Indigenous peoples across the globe have experienced a violent and devastating history at the hands of colonialism, and Australia is no exception. But is colonisation something of a bygone era? In consideration of all that has happened, what does decolonisation look like and is it a tangible process? How does it relate to the individual, our everyday lives, the future of all Aboriginal people, and as distinct tribal groups? Let’s Talk Decolonisation, our fourth filmed panel discussion, takes an in depth look at the fundamental questions surrounding decolonisation.
Let's Talk Treaty panelists include, Wayne Butcher, Monica Morgan, Warren Mundine & Nicole Watson, hosted by Tiga Bayles.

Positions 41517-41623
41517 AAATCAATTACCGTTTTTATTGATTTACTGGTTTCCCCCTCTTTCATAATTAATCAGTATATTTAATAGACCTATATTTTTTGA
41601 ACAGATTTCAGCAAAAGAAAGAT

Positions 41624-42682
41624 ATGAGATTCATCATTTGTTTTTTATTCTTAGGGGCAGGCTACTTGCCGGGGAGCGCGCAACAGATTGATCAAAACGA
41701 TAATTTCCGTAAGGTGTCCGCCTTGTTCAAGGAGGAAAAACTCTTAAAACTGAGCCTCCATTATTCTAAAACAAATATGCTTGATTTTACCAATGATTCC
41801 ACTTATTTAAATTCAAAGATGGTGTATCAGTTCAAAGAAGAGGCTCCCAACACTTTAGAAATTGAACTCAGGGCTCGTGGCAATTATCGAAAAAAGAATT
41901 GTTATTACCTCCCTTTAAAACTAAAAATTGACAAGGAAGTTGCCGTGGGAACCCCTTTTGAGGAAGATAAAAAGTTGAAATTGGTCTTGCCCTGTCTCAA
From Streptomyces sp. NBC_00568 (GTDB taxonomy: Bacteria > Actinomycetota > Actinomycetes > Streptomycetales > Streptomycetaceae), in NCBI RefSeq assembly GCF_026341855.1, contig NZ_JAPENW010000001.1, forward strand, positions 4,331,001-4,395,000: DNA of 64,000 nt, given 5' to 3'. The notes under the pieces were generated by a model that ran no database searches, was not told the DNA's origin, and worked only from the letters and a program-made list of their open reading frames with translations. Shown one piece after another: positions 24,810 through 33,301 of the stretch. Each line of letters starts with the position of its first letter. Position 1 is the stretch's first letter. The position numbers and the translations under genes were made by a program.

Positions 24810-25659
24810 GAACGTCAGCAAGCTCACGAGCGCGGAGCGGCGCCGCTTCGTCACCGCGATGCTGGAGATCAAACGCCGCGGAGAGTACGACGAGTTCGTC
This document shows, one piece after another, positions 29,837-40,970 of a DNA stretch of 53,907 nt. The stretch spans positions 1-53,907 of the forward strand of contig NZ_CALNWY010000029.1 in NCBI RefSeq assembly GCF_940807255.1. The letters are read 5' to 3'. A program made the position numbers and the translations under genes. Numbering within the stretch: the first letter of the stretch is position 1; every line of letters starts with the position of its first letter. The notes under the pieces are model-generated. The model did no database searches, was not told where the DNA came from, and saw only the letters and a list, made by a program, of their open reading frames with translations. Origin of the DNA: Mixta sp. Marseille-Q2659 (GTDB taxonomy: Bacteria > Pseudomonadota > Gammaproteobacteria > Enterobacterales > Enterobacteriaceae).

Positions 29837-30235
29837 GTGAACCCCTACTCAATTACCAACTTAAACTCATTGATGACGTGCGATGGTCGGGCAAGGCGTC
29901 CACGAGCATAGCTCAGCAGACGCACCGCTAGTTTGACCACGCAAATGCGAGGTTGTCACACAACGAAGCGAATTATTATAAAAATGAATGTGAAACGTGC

We all know Yothu Yindi’s hit song Treaty. But what is Treaty? When it comes to relations between Indigenous peoples and colonial powers, treaties are simply formal agreements that set down the terms and conditions by which two or more groups can coexist. The British Empire signed treaties with many of the tribes of Americas, and the Maori of New Zealand. But no treaty was ever signed with the First Nations here.
Recognising Aboriginal and Torres Strait Islander peoples in the Australian Constitution, it’s the right thing to do – a simple message sold with a fancy website, TV commercials and the backing of $10 million from the Federal Government. On the surface, Constitutional recognition seems like a step in the right direction. Tiga Bayles is hosting a panel debate on this issue to find out what it could really mean for First Nations peoples.